Wednesday, 13 February 2013

The Natural Practitioner

I remember in my misspent youth we would often recycle stories about how Buddhist monks were given LSD in lab experiments and that it had no effect on them because they were already "there". I often bring this memory into context when I encounter people at retreats or a Day of Mindfulness that are attracted to the supernatural aspects of Buddhist practices, such as meditation,  that are played up in popular culture's mythology.

There are indeed very kind crystal carrying, aura seeing, astral projectors who don't find what they are looking for from a meditation practice. I see them come in and out of meditation circles and then I never see them again.

I heave heard debates about karma and reincarnation, two supernatural components, where people have gone back and forth on whether or not karma and reincarnation are necessary aspects of Buddhism. After all, many of us, including myself, have set these supernatural aspects aside and have tried to find in Buddhism a sound moral philosophy that truly makes us look as hypocritical as the next practitioner from other religious traditions when we fail to abide by simple principles.

The supernatural debate in Buddhism seems to be engaged around a core theme: are the supernatural aspects didactic, or are they truly foundational to Buddhism? Some argue that without karma and reincarnation, the whole thing just isn't complete. Must I believe in karma and reincarnation to have a sound moral philosophy? The ideas of the self as an illusion and the impermanence of all things are good enough for some of us, even from a scientific perspective, to build upon a compelling argument for compassion, interconnectedness, and impermanence.

Was I aware today? Was I mindful when I was walking in one direction and looking behind me as I rounded a corner and almost ran into coworker who was clearly upset because I was inconsiderate?  No. I can not find remedies to these things in books and retreats. It does take practice.

I now believe that the idea of getting "there" from the days of my youth is simply the present moment with abundant awareness. Those moments are truly amazing. What is even more amazing is that with all of the worry and grief of the past and the future, I still dwell there instead of the amazing place and time of my true home, which is the present. For better or worse it is all I have.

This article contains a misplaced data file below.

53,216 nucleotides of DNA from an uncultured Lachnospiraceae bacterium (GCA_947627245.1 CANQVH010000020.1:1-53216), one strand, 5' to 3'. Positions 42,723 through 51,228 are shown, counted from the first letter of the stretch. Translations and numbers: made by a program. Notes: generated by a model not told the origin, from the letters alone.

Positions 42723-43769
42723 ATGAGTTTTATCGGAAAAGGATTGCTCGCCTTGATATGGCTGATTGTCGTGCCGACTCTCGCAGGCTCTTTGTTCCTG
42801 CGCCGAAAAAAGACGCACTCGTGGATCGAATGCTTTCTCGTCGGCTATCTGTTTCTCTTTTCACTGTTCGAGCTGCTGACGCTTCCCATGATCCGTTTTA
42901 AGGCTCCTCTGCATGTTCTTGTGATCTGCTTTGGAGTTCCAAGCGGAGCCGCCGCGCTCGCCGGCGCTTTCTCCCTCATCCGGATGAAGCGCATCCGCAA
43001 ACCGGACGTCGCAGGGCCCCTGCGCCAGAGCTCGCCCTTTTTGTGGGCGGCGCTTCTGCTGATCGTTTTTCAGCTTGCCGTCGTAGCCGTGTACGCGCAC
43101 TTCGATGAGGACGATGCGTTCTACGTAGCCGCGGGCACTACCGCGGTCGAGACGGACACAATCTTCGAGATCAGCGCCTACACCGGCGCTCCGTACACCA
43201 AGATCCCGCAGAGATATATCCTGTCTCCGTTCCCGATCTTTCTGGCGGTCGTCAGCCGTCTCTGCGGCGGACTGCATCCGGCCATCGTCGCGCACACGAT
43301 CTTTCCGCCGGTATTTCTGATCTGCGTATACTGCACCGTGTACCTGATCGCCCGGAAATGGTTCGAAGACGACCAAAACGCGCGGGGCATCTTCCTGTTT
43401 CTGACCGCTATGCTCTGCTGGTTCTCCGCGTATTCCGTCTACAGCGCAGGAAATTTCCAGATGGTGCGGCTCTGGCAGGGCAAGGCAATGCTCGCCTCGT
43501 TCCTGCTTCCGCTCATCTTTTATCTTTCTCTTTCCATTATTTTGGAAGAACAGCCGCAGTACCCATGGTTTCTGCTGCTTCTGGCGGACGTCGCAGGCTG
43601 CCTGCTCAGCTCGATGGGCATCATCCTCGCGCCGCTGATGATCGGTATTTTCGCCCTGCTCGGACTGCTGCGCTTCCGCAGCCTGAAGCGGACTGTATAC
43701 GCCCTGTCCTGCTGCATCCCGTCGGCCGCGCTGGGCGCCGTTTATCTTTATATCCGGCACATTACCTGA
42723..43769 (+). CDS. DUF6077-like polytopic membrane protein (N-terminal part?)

What say you?

Sean E Flanigan
Charlotte, NC

4 comments:

  1. I don't think of Karma or reincarnation as 'supernatural'. I think of them in terms of science.

    Karma is quantum physics and reincarnation is the law of physics that energy cannot be created nor destroyed. I don't think of either in the simplistic way that most westerners seem to have come to understand them.

    I like reading Stephen Hawking and comparing what he teaches to my understanding of Buddhist teachings. I think science is far more awesome than the supposed 'supernatural' idea of mystic powers and such simply because science is and can be proven.

    To me, enlightenment is to see what really is. Scientists seek to understand how we got here, why the universe is the way it is, and how we're all connected.

    Sounds an awful lot like what I do as a Buddhist.

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  2. Thank you both (Sean and Kaitlyn) for your insight and food for thought. You put into words so many of my (elusive) thoughts!

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  3. In the life we're living today its easy to see Karma simply as fixed patterns of behavior - the reactive mind falling from unconditioned awareness into the mental realms to which we are accustomed. The essential thing is to deal with it from the present with Maitri. I don't feel the need to invoke a "supernatural" explanation because it distracts me from the immediacy of experience, which is open and unbounded. One of my favorite things about Buddhism is that the whole question of control by supernatural agents is bypassed as irrelevant.

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  4. I don't know what is or is not supernatural. And I am disinclined to set any beliefs in concrete.

    Karma and reincarnation seem unlikely to me, as I observe the world. Both seem to thrive as ideas mostly because of people's desire for the universe to set things right for us, rather than us being willing to accept that we are fragile and "out here on our own" in this often-harsh, mostly-unforgiving environment called Life.

    On the other hand, scientism -- the notion that EVERYTHING is dirt and that there is utterly no such thing as 'meaning' or a point to anything -- just feels unlikely. But stirring a god into existence as one's invisible friend or putting some money down [as a tithe] to a pre-invented capital-G God doesn't help at all. It's just more bullshit in the direction of blanketing ourselves -- or separating ourselves -- from what we should seek, which is always the Truth, with all its finery and despair.

    But Truth is shy. Truth hides behind rocks. And we mostly don't want to hear it, or know it, because it refuses to massage our back or inflate our ego with a tire-pump. And if Truth is good -- well, that would be oh so very déclassé.

    Kaitlyn writes that (to her) "enlightenment is to see what really is." Yes (I think so), but that is NOT to say that enlightenment IS what really is. What REALLY IS is what really is. Enlightenment is 'just' a kind of maturity that 'gets past' fitting what YOU WANT 'reality to be' to be what you see reality AS.

    Anyway. That's my take, bullshit that it might be.

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